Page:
June 2, 2014

So how was your cricket weekend?

Did it involve getting locked in a coffee-shop toilet, getting off the bus in the wrong place, and discovering the Bopara pose?

"And then you spoon a catch to midwicket second ball" © Getty Images

"Bounce is uneven," said the outgoing batsman. "Get forward and play straight."

"Nothing cross-batted," said the non-striker.

I'd watched wickets fall at a steady rate as batsmen were undone by a two-paced pitch on which some balls held up. It was clearly slow and a bit claggy. The first ball was a yorker on leg stump that I dug out without too much difficulty. Two balls of the over to come. Just block, I told myself. The batsman at the other end was on 30-odd and nicely set. Feed him the strike. The second ball was short and on my legs. "Smack it!" screamed a silly but persuasive voice at the back of my head. "The field's in; just get it over the infield and you're fine." So I leaned back and heaved into the leg side, was through the shot several minutes too early and spooned a dolly to midwicket. My scores this year, including the Sri Lanka tour, now read 0, 0, 3, 0. And it wasn't even a good 3.

It hadn't been a great day all round. First of all, half a bed had fallen on me as I tried to extricate my pads from a distant shelf in the spare room. Then I got confused with where I was being picked up and got off the right bus at the wrong place, thinking I was on the wrong bus, necessitating a fiddly tube journey that led to further delays as we crawled between Earls Court and High Street Kensington. Then, having arrived late and placated our remarkably patient captain, I managed to get locked in the disabled toilet in a Starbucks at Shepherd's Bush, having to pull the emergency cord to be extricated after smashing my shoulder against the door three times.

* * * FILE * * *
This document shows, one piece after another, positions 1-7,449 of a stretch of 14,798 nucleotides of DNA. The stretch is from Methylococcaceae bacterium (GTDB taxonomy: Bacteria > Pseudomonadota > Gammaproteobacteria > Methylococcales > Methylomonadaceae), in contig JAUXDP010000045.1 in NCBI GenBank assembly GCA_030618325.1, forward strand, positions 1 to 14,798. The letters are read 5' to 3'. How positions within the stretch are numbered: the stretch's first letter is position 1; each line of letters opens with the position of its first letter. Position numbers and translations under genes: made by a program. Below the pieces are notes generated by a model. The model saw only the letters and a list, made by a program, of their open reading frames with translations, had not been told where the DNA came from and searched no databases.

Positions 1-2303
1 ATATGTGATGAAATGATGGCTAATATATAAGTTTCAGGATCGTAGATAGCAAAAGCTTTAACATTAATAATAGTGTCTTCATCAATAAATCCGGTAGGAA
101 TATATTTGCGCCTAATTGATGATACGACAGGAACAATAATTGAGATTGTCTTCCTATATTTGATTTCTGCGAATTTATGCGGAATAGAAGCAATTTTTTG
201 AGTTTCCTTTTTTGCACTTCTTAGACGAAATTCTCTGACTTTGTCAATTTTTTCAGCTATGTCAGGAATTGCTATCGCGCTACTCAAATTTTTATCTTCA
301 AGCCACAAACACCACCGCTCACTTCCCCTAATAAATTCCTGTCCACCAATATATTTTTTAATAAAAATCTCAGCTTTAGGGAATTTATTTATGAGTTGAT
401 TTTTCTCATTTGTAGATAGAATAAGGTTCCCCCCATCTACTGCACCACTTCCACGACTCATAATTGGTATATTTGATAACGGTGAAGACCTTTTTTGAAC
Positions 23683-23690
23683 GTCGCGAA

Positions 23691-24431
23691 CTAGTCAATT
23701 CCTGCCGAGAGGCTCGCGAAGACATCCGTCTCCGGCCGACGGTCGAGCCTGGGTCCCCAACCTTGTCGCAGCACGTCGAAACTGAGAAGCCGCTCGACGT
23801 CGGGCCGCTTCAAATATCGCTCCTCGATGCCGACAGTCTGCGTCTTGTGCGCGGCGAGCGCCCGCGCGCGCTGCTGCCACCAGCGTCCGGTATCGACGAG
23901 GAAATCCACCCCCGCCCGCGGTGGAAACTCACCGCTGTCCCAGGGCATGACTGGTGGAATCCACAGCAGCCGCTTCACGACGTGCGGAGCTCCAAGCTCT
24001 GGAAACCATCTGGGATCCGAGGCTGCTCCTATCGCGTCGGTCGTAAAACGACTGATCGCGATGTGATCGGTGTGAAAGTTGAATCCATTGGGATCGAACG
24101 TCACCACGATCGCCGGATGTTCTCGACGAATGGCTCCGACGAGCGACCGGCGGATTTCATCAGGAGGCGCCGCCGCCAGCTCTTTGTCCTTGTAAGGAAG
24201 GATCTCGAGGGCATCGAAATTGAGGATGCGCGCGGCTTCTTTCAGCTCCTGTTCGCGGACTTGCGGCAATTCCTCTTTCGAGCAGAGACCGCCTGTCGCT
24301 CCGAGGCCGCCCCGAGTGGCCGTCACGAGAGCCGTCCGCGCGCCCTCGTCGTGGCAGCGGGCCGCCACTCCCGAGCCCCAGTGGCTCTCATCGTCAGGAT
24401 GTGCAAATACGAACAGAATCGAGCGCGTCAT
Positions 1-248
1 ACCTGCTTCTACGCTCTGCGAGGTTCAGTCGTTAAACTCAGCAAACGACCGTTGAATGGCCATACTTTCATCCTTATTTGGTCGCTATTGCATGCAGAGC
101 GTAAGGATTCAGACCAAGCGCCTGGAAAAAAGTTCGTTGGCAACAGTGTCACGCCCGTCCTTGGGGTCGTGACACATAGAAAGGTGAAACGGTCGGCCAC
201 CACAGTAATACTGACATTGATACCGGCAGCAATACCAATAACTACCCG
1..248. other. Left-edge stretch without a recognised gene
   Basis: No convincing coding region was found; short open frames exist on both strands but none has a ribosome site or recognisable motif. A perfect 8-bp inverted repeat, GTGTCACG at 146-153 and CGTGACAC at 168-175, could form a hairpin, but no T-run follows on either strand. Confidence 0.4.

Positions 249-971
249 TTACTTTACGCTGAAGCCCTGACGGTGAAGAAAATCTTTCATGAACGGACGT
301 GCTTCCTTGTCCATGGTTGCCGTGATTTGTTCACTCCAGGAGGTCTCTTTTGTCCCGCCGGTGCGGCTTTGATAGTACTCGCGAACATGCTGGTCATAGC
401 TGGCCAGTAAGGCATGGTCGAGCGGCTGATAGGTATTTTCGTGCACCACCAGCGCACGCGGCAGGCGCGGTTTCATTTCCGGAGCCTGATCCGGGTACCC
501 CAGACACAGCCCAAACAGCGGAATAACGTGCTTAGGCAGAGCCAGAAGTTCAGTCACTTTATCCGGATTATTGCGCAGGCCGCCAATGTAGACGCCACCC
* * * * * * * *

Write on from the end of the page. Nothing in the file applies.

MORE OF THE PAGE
Other than the fact I'd managed to get myself out of bed in time to write the piece I needed to file for the Guardian before setting off, pretty much everything had gone wrong. It was like Frank Spencer goes to the cricket. And after all that, and a two-hour drive to Leicestershire, I loop a catch to midwicket second ball.

Still, if I've learned anything from watching England over the years it is that it's important to take the positives (and not to whistle in the nets).

And there was one. Late in the other team's innings, with a little pressure beginning to be applied (although they won easily enough in the end), a drive was clubbed to my left at extra cover. I dived and, with a sense of surprise, found the ball striking my left wrist. Even better, it spun under my body as my momentum caused me to roll over, so that I ended up lying face down with the ball in my right hand, allowing me to back-hand it from a prone position disdainfully to the bowler, as though I were always making plunging stops in the covers (in fairness, I think I'm pretty good at plunging - it's the stopping part I find rather more difficult).

In that moment, chest against the grass, arms braced, as though ruefully preparing to go into upward dog, I had a sense that this was the sort of posture and facial expression Ravi Bopara might adopt. It was an epiphany: I'd never previously realised that I was a fan of Bopara's fielding. Or, to be more precise, of his poses between fielding and getting up again. But I am. In fact, I'd go as far as to say that they're the most beautiful thing about English cricket right now (apart from Paul Downton's ease in front of a television camera, of course).